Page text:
04 Jun Atlantis – Was it Britain?
Of all the sunken civilisations of man, that of Atlantis is perhaps the most exciting. The question of whether Atlantis is only legendary or whether it is based on a certain amount of discoverable fact, was a bone of contention even in antiquity. Thus, the immediate question that presents itself is to decide whether the Atlantis so meticulously described by Plato was no more than a poetic fiction. Was his utopian island that ruled the world only a sympathetic refurbishing of myths handed down from the dawn of pre-history? Or did Plato have actual evidence of a submerged city, of a vanished Atlantic civilisation?
In considering the topic of Plato’s lost continent, it is as well to begin by getting rid of any notion that it might have existed as described by him. In 1882 Ignatius Donnelly proclaimed the literal reality of Atlantis, that it was the site of all earthly paradises, the mother of the Egyptian, Mexican and Peruvian civilisations, and was destroyed by flood and earthquake in 9,564 B.C. This theory, however, is entirely refuted by history; no sizeable section of the mid-Atlantic sea-bed has been above water for at least sixty million years, and certainly no inundation of the necessary proportions can be attributed to the right period. Even if we move Atlantis to a more tractable site, the date still presents an overwhelming obstacle. Atlantis, as portrayed by Plato, is the centre of a sophisticated bronze-age society, and just could not have existed around 10,000 B.C.
There is in fact no pat solution to the Atlantis problem. The tale is a composite collection of themes, some mythical and some based on historical tradition, and welded into a unity by Plato’s love of myth-making. Nevertheless, while we should accept the essential fictional substance of Plato’s story, we should also ask what are the raw materials which provide its basis. But, if we are to seek tentatively for a possible location of Atlantis, we must effect an explanation in time before one in space. The bronze-working civilisation, described by Plato is akin to those of the Minoan-Mycenean era, about the sixteenth or fifteenth century B.C. This epoch, which has supplied material for so many legends, may also have engendered that of Atlantis. Thus, the problem confines itself to finding a country within the orbit of Knossos and Mycenae which fulfils the minimal conditions.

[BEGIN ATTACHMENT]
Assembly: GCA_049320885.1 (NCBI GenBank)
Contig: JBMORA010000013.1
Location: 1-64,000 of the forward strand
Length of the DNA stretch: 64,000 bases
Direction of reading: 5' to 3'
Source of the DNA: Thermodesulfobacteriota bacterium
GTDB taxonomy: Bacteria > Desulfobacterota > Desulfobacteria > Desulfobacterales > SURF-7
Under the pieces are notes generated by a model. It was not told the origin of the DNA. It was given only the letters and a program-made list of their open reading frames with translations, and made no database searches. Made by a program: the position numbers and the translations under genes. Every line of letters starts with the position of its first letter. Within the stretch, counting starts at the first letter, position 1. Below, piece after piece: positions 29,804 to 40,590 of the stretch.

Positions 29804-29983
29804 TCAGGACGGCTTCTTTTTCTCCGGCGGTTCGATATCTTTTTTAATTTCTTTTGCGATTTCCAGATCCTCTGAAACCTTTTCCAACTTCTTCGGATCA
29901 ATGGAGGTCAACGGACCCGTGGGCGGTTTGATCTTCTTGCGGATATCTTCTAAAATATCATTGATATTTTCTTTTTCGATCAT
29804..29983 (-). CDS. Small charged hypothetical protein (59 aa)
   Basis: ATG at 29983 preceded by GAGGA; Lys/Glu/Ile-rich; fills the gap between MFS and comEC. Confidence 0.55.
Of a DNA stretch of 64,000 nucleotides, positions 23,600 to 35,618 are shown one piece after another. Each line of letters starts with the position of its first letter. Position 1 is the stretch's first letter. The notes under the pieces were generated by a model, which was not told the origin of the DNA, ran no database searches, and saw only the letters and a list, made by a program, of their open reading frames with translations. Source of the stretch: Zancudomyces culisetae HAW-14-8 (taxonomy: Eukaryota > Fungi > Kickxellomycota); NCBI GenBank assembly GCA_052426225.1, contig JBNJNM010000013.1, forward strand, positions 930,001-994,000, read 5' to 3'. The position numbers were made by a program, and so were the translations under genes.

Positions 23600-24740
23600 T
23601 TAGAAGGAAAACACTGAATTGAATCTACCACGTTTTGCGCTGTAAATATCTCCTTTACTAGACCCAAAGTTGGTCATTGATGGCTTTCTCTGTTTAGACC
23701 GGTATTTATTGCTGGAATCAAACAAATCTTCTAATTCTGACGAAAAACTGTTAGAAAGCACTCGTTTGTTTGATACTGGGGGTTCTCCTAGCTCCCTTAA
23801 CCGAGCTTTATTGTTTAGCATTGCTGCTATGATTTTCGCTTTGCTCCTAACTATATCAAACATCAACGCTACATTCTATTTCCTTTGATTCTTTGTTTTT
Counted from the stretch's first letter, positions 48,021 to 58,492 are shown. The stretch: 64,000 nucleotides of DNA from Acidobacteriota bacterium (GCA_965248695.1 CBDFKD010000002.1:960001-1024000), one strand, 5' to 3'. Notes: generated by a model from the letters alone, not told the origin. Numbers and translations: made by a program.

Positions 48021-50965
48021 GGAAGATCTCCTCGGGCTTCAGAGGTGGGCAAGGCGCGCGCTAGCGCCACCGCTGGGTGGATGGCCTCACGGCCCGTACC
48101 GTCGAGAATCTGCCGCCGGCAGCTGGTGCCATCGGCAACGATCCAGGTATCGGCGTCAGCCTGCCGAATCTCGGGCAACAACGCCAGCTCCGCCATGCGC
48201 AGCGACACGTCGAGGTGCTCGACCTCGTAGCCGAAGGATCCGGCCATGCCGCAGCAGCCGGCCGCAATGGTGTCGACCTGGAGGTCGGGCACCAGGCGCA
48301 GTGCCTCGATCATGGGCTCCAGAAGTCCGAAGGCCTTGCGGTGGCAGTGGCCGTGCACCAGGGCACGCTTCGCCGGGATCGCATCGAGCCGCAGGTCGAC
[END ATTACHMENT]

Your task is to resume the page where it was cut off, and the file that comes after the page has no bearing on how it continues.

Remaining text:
At this point, we would be well advised to consult the text of Plato’s “Timaeus”, and then stick closely to it in continuing our research:
‘Our records tell us how your city checked a great power which arrogantly advanced from its base in the Atlantic ocean to attack the cities of Europe and Asia. For in those days the Atlantic was navigable. There was an island opposite the strait which you call the Pillars of Hercules (Gibraltar), an island larger than Libya and Asia combined; from it travellers could in those days reach the other islands, and from them the opposite continent, which surrounds what can truly be called the ocean.’ [ Plato: Timaeus, 24-25]
It now becomes apparent that we have a country which fulfils the above the above requirements in time, and also, if one is prepared, in taking the limitations of Greek geography into account, to be flexible, the requirements in space also. That country is Britain. In order to reach the actual Atlantis, it must have been necessary to get into the Ocean outside the straits of Gibraltar. The islands of the Mediterranean were too familiar for any of them to qualify, and they all were palpably above water in Solon’s time, when the dialogue took place. The direction of Britain may be in error, but Britain, like Atlantis, could only have been approached by the outer sea.